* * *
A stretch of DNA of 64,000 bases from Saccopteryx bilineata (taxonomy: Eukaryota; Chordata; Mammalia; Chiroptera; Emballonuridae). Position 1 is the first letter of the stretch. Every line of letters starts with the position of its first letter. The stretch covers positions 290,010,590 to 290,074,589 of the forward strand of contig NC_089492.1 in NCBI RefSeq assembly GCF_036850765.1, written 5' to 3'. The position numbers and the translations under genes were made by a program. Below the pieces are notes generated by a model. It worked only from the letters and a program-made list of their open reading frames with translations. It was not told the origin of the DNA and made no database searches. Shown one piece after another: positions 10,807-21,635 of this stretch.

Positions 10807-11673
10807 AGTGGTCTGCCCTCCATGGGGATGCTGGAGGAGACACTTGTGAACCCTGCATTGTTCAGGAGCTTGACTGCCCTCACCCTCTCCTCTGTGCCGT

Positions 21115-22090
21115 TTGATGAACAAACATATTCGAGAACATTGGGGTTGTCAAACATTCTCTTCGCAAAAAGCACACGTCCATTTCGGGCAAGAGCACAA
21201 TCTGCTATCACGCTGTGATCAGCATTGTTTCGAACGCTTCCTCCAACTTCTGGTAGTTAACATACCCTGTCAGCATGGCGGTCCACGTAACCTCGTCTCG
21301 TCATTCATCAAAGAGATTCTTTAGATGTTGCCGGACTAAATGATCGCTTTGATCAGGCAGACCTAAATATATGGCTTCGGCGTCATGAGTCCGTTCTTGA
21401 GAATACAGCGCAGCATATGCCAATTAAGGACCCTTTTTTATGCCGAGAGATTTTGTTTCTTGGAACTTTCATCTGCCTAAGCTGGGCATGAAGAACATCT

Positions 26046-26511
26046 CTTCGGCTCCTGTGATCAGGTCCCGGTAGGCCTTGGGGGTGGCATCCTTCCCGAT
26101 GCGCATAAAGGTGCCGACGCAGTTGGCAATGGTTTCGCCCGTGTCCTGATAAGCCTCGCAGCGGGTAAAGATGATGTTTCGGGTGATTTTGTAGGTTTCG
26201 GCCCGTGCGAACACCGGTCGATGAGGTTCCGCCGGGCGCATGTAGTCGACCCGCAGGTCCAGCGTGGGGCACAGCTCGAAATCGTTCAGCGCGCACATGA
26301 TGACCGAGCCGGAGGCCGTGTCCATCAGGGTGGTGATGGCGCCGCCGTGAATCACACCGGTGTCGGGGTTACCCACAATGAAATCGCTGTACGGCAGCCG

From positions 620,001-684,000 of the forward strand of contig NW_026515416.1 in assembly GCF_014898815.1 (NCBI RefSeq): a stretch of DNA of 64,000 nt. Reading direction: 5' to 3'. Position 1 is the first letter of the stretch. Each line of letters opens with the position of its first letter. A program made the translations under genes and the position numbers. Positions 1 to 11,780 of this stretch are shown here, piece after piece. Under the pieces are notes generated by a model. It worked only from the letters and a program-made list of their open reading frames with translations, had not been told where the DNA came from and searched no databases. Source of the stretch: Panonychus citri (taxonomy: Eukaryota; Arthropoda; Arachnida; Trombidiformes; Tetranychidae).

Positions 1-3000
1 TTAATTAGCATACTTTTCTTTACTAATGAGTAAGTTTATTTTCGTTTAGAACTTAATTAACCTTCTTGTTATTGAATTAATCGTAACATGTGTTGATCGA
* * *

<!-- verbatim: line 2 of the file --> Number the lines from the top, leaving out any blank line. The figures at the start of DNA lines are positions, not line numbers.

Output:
Positions 10807-11673